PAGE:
Two examples of such concern with over-deterrence can be found in the Supreme Court’s ratcheting up the state of mind requirements for 8th Amendment violations and Substantive Due Process violations. In these settings, and others, the state of mind requirement serves a gatekeeper function. In Wilson v. Seiter, 501 U.S. 294 (1991), the Supreme Court ratcheted up the state of mind requirement in the prison context, holding that only willful or wanton conduct will make a prison official liable in the confinement of prisoners. A second example can be found in the Court’s treatment of Substantive Due Process violations stemming from high-speed police chases. In County of Sacramento v. Lewis, 523 U.S. 833 (1998), the Supreme Court feared that a deliberate indifference standard, as it had existed, would over-deter police officers in stressful situations, so it set a new standard of “purpose to do harm.”

In Ashcroft v. Iqbal, Attorney General Ashcroft and Director of the F.B.I. Mueller were sued in connection with prison conditions for individuals detained after the attacks of September 11th. Iqbal alleged that Ashcroft and Mueller violated 14th Amendment Equal Protection by developing policies that discriminated against him and others based solely on ethnicity or race, and are therefore liable under §1983 supervisory liability. The Supreme Court said there was not a heightened pleading standard for §1983, but still applied a sort of “plausibility” standard with bite and held that Iqbal had not properly plead.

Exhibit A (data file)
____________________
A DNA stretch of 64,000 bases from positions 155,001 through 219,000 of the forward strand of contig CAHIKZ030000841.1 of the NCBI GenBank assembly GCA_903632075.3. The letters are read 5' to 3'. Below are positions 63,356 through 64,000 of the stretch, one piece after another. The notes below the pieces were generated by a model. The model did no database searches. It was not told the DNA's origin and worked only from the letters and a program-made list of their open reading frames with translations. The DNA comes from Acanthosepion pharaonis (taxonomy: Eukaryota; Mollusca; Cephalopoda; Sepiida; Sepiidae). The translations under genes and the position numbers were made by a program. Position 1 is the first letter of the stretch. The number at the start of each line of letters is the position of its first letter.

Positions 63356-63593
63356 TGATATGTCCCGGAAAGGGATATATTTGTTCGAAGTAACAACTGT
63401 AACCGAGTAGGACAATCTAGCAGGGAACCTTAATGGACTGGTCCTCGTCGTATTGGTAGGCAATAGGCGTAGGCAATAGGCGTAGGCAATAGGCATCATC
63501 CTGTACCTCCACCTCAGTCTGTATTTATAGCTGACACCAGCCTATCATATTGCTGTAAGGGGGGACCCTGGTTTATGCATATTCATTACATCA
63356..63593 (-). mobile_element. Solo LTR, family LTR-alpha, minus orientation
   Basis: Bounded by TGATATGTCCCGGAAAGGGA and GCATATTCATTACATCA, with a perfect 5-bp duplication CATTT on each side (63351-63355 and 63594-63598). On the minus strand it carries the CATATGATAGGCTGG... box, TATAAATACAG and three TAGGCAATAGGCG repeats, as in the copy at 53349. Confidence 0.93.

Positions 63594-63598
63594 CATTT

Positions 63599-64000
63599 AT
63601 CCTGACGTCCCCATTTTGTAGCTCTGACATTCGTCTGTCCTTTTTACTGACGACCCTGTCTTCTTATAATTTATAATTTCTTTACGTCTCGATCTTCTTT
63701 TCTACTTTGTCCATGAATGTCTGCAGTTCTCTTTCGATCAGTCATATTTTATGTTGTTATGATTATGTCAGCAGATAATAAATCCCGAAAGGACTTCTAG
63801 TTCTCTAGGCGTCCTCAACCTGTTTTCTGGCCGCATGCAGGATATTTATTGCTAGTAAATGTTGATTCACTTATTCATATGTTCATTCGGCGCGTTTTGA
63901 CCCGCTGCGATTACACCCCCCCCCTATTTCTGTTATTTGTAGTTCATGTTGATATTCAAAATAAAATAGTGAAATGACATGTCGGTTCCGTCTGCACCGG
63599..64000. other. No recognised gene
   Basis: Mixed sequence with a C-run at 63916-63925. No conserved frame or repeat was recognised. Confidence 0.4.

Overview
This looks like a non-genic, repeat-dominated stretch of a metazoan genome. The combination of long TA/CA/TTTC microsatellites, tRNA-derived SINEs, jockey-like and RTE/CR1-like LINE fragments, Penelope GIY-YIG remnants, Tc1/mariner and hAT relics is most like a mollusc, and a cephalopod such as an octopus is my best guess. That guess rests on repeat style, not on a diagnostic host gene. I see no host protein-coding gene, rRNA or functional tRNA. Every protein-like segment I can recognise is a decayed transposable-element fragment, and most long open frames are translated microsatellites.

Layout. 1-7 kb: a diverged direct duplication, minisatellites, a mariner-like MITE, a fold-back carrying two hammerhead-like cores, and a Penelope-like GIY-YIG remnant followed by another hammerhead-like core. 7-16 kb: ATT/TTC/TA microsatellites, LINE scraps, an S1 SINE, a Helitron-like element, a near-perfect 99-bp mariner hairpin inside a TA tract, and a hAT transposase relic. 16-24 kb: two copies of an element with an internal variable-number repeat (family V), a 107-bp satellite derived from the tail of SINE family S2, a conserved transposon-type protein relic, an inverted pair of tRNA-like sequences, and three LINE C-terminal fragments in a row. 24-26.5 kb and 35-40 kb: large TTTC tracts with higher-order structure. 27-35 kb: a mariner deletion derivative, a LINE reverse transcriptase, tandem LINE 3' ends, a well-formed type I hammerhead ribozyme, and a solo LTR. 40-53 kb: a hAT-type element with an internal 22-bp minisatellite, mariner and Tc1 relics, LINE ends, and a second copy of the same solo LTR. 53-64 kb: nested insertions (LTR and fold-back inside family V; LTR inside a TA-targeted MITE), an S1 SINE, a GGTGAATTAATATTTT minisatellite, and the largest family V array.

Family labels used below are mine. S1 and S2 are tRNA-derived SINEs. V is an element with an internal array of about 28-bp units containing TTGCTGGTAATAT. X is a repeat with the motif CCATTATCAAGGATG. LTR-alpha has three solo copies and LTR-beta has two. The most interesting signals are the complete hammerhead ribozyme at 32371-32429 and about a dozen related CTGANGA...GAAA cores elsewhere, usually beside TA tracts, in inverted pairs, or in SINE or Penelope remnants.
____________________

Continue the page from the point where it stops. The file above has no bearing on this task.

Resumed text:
Without any briefings on the issue, the Court proceeded to change the §1983 supervisory liability standard. In looking at the issue of supervisory liability, the Court said that in order to be liable, Ashcroft and Mueller must themselves violate Equal Protection. The Court said that neither deliberate indifference nor actual knowledge is enough. In requiring purposeful discrimination the Court followed what Professor Nahmod termed the “constitutional approach.” This approach requires that the required state of mind of a supervisor tracks the state of mind required for the underlying constitutional violation. This is in contrast to the “causation approach,” applied in the circuits and in cases such as City of Canton v. Harris, 489 US 378 (1989).

Though the Supreme Court appears to be making it tougher to bring a §1983 supervisory liability claim, there are some unintended consequences associated with the “constitutional approach.” (This may in part be the result of ruling on the matter without the benefit of any briefings.) In the Equal Protection setting, the state of mind requirement for supervisors has effectively been raised, but different constitutional violations have different state of mind requirements. In 4th Amendment excessive force situations, the state of mind requirement is objective unreasonableness. 490 US 386 (1989). If one were to apply Iqbal’s constitutional approach, then the supervisor’s state of mind would only have to be objective unreasonableness as well, thereby expanding the scope of liability in this setting. In other settings, such as 8th Amendment violations and Substantive Due Process violations, the state of mind required is already deliberate indifference, so Iqbal may have no practical effect.